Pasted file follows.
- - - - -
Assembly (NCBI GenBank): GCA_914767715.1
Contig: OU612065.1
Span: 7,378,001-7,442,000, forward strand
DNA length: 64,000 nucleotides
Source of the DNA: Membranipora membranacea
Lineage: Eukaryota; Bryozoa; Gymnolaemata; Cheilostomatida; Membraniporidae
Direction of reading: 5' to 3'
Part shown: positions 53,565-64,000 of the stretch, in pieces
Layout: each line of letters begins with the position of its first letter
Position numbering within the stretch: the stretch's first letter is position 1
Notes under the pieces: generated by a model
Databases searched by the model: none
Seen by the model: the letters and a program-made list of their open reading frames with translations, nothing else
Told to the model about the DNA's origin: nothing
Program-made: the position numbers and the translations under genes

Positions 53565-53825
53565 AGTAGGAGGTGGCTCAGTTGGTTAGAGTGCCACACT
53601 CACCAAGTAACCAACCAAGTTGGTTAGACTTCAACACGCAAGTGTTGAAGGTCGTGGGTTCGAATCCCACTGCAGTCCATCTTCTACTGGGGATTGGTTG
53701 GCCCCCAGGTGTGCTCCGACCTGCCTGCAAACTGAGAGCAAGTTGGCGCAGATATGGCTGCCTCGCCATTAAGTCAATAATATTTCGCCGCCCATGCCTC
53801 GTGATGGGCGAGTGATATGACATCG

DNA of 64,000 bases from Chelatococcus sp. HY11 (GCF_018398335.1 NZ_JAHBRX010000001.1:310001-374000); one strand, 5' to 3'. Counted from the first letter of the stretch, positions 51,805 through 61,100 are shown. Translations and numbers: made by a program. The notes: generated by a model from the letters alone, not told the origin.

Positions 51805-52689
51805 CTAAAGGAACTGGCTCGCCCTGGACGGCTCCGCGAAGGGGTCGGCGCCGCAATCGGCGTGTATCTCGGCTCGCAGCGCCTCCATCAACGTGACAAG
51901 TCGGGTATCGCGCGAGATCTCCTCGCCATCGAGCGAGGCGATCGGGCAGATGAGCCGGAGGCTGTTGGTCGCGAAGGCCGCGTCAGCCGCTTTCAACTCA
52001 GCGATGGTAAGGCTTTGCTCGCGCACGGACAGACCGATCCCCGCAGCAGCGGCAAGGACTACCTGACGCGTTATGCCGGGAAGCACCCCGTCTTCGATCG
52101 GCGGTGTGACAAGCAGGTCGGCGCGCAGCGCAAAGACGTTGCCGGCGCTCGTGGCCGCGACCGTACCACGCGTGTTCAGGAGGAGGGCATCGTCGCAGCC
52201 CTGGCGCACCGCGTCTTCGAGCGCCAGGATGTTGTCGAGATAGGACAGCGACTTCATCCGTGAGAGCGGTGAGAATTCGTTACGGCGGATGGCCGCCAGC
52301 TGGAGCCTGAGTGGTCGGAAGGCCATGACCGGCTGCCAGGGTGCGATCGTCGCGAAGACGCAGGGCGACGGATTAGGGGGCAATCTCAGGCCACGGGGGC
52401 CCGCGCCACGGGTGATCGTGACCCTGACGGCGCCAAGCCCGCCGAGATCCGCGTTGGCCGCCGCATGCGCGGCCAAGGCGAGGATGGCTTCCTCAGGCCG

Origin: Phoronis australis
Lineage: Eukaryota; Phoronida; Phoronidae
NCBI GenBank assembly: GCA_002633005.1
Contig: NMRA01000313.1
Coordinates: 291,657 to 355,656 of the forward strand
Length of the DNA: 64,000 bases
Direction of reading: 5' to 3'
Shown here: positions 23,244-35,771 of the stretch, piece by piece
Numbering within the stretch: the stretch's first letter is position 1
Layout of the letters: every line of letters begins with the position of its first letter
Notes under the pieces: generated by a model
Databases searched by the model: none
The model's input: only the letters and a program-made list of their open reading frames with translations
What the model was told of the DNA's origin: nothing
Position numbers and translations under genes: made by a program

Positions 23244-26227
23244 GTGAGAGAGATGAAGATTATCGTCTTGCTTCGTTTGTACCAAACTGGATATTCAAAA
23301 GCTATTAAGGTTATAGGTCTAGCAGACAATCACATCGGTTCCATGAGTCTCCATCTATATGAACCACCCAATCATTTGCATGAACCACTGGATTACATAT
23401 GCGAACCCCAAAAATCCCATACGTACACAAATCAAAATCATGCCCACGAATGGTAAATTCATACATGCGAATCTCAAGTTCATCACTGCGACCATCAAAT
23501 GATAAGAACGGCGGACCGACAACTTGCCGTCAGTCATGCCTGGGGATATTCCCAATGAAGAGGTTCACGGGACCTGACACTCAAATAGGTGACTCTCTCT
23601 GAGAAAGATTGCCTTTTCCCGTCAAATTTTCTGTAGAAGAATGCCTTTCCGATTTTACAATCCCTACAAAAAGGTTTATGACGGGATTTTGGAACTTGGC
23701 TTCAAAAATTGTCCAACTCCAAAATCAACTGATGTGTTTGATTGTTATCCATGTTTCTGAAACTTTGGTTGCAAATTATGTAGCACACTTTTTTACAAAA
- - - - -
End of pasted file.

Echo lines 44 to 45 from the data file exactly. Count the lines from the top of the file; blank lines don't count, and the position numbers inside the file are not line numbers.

Position numbers and translations under genes: made by a program

Positions 23244-26227